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The federal government should provide counties with money targeted to help address specific cyclical problems - such as the drought in the Midwest - as such situations arise, says Salt lake County Commissioner Mike Stewart.

Stewart flew to Los Angeles Thursday to testify before the Republican National Platform Committee on behalf of the National Association of Counties. Stewart last year was elected the association's third vice president.Local governments have trimmed budgets to deal with the loss of federal revenue sharing dollars but have no way to replace that lost funding. The elimination of the revenue-sharing program in 1986 cost Salt Lake County $10 million in revenues, Stewart said.

"NACO is seeking a targeted federal fiscal assistance program to expand the local government response to cyclical situations, and the current drought would certainly qualify under such a program," he said. "These would not be continuing commitments and would be separate from federal emergency assistance program funding."

Stewart said his testimony would also urge federal tax reform to restore incentives encouraging partnerships of local governments and the private sector to deal with urgent local issues.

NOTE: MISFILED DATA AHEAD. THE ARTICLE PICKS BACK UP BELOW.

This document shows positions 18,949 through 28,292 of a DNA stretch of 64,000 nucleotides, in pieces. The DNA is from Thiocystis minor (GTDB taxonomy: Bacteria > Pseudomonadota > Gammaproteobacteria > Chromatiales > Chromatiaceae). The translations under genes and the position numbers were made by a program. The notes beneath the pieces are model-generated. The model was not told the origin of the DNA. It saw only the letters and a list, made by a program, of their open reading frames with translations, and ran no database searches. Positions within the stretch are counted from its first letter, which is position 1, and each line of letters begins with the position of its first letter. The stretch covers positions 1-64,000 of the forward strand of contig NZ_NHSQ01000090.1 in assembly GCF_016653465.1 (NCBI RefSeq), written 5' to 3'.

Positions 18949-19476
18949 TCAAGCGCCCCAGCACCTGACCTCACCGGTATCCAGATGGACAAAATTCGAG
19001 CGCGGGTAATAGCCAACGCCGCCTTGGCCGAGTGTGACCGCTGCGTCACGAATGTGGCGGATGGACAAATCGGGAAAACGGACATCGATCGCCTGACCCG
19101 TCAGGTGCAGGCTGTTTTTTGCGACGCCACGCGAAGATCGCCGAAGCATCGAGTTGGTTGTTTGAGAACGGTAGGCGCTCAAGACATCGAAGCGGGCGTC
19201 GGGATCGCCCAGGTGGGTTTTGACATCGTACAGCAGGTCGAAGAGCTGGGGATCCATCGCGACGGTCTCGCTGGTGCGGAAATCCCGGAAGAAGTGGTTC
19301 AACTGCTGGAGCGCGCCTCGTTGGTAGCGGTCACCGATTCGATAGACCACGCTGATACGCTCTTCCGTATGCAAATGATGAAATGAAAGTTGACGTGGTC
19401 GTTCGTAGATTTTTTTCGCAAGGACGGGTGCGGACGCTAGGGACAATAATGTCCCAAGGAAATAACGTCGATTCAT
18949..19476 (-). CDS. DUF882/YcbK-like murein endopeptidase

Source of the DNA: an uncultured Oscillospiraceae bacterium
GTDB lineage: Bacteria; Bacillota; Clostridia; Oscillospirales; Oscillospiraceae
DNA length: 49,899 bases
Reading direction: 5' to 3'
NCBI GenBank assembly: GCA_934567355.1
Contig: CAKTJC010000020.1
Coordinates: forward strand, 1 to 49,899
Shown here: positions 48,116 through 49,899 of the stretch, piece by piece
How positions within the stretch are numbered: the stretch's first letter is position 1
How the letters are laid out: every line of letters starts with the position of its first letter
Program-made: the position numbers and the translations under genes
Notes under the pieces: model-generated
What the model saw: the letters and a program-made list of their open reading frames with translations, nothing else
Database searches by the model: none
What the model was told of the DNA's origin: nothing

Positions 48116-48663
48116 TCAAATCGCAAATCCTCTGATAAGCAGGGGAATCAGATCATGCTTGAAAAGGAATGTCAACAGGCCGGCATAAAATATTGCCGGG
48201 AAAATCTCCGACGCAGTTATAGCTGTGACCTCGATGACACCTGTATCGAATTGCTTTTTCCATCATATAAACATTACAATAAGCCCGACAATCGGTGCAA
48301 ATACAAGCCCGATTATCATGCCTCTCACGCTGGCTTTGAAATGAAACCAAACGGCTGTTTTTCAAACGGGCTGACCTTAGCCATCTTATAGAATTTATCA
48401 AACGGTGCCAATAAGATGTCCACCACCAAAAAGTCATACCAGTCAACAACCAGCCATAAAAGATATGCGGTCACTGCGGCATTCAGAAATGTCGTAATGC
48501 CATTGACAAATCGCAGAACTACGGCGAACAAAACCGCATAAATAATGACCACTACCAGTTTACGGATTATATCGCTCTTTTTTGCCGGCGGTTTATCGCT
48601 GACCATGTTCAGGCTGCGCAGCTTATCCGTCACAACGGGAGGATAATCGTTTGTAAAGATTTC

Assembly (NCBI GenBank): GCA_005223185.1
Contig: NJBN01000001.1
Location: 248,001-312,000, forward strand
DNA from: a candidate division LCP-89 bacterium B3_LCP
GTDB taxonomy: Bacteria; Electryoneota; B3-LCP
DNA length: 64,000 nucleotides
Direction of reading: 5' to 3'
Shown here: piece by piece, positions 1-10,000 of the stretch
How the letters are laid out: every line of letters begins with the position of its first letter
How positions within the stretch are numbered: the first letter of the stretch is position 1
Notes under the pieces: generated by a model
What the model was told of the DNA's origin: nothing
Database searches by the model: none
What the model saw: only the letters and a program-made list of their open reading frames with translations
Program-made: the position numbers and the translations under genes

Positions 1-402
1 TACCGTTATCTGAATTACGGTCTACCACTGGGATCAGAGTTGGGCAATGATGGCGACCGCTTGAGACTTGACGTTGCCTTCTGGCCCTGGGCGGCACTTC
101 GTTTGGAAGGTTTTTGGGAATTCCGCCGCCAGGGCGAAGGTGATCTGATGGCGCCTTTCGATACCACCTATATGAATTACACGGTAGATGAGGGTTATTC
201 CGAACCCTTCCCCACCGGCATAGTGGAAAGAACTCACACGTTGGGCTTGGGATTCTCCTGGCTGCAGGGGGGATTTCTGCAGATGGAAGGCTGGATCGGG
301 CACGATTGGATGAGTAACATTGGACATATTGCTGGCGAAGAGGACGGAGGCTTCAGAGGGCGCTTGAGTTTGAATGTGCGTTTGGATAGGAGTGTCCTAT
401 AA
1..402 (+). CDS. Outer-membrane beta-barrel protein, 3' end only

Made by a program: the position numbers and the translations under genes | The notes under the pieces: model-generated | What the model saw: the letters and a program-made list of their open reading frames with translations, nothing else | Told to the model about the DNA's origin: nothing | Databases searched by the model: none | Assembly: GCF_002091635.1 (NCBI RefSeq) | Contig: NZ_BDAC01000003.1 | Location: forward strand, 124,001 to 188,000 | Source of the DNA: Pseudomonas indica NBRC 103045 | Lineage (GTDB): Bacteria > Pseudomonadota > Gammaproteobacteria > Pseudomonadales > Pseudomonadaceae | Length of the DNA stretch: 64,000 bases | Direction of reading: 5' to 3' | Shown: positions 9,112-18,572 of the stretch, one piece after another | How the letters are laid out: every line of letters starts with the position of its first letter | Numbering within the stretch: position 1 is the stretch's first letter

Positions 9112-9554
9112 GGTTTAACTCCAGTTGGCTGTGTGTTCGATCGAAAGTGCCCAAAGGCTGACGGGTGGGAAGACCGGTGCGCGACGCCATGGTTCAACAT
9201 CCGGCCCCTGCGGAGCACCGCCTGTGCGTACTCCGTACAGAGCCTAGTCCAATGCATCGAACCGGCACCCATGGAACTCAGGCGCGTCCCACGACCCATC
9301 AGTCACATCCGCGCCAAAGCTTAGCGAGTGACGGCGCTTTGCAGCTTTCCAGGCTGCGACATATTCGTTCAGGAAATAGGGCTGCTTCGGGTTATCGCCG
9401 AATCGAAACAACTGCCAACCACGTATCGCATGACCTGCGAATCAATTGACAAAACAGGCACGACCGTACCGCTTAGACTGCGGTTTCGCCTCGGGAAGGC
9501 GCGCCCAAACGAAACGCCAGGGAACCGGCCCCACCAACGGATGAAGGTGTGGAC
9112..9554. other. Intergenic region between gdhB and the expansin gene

While local governments are being told by the federal government to increasingly rely on such partnerships to offset federal funding cuts, Congress - through the Tax Reform Act of 1986 - has destroyed private-sector incentives to cooperate with local governments in those types of arrangements, Stewart said.

The prepared text Stewart was slated to present to the platform committee also called for welfare reform, a national health-care system and increased federal assistance for job training and child-care programs.

The statement calls for the federal government to take the lead in battling the disease AIDS through increased funding for education, treatment and research.

The prepared statement also called for national policies relating to America's deteriorating infrastructure of highways and bridges as well as the shortage of low-income housing.